Lighting up lives
The youngest of 12 siblings born to unlettered farmer parents, Angmo, 32, is a leader today. Women look up to her. There is some opposition from men and conservative women but that doesn’t deter her, reports Archana Phull.Updated: Sep 07, 2008, 23:07 IST
Even as a child, Shichi Angmo had more important things on her mind than playing with friends.
How could she pull her people out of backwardness? How to bring them closer to the world developing outside the tribal districts of Himachal Pradesh? When would they raise a voice against oppression in a male-dominated society? These questions had a grip on her.
Angmo grew up fighting a mindset that forbade girls from stepping out. “Be like a typical tribal girl and don’t give anyone a chance to point a finger at you,” her mother often told her.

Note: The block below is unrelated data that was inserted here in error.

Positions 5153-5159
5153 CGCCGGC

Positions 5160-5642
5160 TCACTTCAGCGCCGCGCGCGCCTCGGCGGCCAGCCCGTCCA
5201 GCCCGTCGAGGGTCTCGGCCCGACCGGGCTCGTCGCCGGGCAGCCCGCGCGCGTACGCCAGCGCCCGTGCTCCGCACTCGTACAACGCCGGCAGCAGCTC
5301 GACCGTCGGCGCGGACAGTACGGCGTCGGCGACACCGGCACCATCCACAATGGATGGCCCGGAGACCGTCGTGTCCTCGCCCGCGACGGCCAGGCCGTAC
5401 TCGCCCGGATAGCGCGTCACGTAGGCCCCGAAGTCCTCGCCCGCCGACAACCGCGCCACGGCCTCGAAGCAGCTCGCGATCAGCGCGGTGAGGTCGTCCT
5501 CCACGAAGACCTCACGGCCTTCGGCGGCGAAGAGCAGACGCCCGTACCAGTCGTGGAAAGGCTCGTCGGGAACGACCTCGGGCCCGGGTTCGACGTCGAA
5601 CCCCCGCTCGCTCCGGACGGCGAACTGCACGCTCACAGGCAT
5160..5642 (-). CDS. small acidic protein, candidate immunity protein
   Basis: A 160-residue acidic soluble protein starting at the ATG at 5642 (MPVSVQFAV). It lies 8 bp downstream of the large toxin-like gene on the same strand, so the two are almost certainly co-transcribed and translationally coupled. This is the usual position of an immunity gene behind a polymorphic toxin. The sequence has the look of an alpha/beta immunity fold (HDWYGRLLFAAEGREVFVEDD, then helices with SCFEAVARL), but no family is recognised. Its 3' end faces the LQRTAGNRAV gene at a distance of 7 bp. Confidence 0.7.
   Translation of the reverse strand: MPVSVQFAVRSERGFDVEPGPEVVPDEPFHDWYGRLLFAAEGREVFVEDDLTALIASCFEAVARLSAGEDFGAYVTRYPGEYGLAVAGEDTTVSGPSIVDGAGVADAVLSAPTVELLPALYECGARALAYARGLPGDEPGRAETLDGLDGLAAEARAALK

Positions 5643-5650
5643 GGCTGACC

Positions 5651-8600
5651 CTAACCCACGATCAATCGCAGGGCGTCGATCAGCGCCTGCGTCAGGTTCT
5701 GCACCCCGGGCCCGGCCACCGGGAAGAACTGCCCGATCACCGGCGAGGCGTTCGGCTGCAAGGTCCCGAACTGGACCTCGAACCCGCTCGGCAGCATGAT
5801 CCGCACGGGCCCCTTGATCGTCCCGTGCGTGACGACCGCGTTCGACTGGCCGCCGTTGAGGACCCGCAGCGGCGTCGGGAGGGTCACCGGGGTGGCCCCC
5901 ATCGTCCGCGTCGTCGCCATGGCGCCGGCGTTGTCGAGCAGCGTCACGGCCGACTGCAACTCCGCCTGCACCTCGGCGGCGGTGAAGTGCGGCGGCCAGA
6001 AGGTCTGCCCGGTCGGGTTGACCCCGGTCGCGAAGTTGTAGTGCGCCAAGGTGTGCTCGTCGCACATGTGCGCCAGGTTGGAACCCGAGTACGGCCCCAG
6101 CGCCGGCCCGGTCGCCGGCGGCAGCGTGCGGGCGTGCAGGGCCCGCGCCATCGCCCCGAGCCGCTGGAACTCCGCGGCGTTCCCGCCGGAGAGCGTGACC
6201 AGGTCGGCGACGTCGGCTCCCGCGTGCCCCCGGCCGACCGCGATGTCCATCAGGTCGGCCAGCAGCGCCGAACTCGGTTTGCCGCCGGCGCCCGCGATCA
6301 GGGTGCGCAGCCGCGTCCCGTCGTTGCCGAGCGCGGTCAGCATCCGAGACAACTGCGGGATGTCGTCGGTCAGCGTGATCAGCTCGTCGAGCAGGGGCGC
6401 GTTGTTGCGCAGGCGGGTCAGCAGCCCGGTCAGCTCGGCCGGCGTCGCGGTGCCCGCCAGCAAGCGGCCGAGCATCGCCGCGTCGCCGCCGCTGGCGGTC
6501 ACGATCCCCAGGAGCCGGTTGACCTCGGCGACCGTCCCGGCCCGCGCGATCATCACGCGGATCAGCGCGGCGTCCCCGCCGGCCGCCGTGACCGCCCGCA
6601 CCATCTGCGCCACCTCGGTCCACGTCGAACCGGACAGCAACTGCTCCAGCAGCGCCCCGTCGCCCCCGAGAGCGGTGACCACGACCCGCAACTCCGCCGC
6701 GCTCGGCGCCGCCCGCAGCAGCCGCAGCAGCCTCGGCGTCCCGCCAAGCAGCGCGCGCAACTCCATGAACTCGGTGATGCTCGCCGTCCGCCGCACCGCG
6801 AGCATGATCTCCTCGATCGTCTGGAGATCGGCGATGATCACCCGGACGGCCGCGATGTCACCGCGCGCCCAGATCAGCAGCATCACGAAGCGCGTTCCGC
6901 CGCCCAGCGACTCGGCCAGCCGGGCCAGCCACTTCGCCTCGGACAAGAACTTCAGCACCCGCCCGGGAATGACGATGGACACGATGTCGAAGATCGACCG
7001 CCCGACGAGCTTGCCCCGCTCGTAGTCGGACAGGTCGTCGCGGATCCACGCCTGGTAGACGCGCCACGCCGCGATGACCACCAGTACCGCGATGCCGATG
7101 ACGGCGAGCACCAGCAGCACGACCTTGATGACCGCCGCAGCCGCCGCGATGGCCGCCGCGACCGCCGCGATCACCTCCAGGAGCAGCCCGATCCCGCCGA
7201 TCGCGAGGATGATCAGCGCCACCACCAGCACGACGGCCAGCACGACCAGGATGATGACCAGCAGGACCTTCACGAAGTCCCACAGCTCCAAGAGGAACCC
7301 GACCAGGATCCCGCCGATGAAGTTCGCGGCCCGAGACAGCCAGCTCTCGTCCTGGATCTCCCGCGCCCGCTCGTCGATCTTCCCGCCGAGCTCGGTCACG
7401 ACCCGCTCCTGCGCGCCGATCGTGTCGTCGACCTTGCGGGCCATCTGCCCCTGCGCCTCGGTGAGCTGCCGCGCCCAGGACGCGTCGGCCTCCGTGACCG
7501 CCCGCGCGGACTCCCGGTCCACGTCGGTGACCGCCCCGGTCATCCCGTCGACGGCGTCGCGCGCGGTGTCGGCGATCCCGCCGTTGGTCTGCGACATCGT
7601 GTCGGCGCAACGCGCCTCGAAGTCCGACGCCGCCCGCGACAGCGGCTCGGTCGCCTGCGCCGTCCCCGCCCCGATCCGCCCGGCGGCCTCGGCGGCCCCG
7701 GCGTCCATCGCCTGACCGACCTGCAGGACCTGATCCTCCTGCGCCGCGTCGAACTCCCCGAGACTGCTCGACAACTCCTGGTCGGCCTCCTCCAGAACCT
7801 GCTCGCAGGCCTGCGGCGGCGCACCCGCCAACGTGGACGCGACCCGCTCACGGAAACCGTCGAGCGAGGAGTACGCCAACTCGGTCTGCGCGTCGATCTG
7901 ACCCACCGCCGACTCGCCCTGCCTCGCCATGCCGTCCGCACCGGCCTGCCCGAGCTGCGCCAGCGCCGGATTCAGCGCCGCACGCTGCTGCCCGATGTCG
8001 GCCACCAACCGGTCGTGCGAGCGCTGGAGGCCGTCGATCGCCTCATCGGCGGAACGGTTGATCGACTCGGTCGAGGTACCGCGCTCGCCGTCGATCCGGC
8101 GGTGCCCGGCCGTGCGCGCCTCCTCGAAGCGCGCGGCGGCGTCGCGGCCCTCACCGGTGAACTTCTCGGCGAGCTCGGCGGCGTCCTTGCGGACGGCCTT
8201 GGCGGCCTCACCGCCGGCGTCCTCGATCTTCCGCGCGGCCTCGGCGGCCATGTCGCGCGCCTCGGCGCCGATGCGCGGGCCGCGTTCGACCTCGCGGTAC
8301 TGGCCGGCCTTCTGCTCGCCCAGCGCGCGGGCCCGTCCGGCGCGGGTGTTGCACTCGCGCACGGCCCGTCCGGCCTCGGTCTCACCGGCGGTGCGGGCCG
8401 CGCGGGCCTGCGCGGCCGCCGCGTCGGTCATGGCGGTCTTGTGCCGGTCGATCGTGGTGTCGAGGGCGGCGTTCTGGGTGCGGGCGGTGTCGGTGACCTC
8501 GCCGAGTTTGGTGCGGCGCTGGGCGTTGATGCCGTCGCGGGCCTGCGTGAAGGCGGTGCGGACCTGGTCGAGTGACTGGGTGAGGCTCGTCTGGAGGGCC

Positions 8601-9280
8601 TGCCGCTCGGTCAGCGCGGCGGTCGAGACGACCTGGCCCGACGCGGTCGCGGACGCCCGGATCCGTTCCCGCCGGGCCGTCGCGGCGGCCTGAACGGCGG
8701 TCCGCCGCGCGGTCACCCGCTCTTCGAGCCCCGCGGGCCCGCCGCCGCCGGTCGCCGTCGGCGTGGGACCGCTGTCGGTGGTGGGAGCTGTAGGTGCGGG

But that’s not the way Angmo chose to live. While the men of Lahaul and Spiti left for greener pastures, she decided to change things right at home.
She was a 21-year-old student when the Social Work and Research Centre, Rajasthan, came up an offer to train tribals in solar lighting. The only one to respond, she saw it as the first step towards lighting up the lives of her people. She wanted to change the face of Lahaul in winter, when snow cuts it off and leaves it in the dark. With solar panels, all households would get electricity.
Angmo passed on what she’d learnt to 20 other tribal girls. They went from village to village, installing solar lighting systems in homes. And they did it on foot.
From there, the project really took off. The UNDP funded it and later, Angmo took solar lighting to the tribal women of Bhutan.
The youngest of 12 siblings born to unlettered farmer parents, Angmo, 32, is a leader today. Women look up to her. There is some opposition from men and conservative women but that doesn’t deter her.
“I have the younger lot by my side. They, like me, want to change the rules,” she says.